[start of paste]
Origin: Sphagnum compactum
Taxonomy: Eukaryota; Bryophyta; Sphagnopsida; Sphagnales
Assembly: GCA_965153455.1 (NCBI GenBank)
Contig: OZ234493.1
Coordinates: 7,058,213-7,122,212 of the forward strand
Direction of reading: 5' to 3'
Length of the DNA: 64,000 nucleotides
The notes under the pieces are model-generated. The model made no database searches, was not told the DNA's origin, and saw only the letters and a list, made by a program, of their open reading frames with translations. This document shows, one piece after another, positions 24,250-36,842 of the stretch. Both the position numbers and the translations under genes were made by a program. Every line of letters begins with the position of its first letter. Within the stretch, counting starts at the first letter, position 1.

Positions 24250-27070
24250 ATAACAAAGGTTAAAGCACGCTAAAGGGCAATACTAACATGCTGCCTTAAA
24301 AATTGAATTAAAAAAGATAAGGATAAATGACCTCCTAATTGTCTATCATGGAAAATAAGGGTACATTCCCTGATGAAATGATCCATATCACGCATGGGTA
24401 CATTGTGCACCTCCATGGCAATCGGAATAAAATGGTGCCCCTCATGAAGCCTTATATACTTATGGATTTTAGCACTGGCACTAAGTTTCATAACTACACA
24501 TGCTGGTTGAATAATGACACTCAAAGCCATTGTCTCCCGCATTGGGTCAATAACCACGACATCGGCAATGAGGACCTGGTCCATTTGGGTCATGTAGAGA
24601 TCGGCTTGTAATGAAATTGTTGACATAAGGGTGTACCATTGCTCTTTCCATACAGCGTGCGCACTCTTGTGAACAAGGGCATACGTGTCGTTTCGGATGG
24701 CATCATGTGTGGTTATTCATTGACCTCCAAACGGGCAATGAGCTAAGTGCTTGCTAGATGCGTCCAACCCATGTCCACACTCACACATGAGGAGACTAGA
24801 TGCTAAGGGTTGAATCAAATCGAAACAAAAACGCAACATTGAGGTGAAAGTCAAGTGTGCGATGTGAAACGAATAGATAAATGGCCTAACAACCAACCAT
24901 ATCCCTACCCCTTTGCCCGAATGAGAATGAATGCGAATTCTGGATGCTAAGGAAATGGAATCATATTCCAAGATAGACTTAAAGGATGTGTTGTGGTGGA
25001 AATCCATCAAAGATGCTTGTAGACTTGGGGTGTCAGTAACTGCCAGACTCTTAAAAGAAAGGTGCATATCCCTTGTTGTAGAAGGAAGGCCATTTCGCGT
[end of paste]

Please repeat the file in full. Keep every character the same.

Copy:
Origin: Sphagnum compactum
Taxonomy: Eukaryota; Bryophyta; Sphagnopsida; Sphagnales
Assembly: GCA_965153455.1 (NCBI GenBank)
Contig: OZ234493.1
Coordinates: 7,058,213-7,122,212 of the forward strand
Direction of reading: 5' to 3'
Length of the DNA: 64,000 nucleotides
The notes under the pieces are model-generated. The model made no database searches, was not told the DNA's origin, and saw only the letters and a list, made by a program, of their open reading frames with translations. This document shows, one piece after another, positions 24,250-36,842 of the stretch. Both the position numbers and the translations under genes were made by a program. Every line of letters begins with the position of its first letter. Within the stretch, counting starts at the first letter, position 1.

Positions 24250-27070
24250 ATAACAAAGGTTAAAGCACGCTAAAGGGCAATACTAACATGCTGCCTTAAA
24301 AATTGAATTAAAAAAGATAAGGATAAATGACCTCCTAATTGTCTATCATGGAAAATAAGGGTACATTCCCTGATGAAATGATCCATATCACGCATGGGTA
24401 CATTGTGCACCTCCATGGCAATCGGAATAAAATGGTGCCCCTCATGAAGCCTTATATACTTATGGATTTTAGCACTGGCACTAAGTTTCATAACTACACA
24501 TGCTGGTTGAATAATGACACTCAAAGCCATTGTCTCCCGCATTGGGTCAATAACCACGACATCGGCAATGAGGACCTGGTCCATTTGGGTCATGTAGAGA
24601 TCGGCTTGTAATGAAATTGTTGACATAAGGGTGTACCATTGCTCTTTCCATACAGCGTGCGCACTCTTGTGAACAAGGGCATACGTGTCGTTTCGGATGG
24701 CATCATGTGTGGTTATTCATTGACCTCCAAACGGGCAATGAGCTAAGTGCTTGCTAGATGCGTCCAACCCATGTCCACACTCACACATGAGGAGACTAGA
24801 TGCTAAGGGTTGAATCAAATCGAAACAAAAACGCAACATTGAGGTGAAAGTCAAGTGTGCGATGTGAAACGAATAGATAAATGGCCTAACAACCAACCAT
24901 ATCCCTACCCCTTTGCCCGAATGAGAATGAATGCGAATTCTGGATGCTAAGGAAATGGAATCATATTCCAAGATAGACTTAAAGGATGTGTTGTGGTGGA
25001 AATCCATCAAAGATGCTTGTAGACTTGGGGTGTCAGTAACTGCCAGACTCTTAAAAGAAAGGTGCATATCCCTTGTTGTAGAAGGAAGGCCATTTCGCGT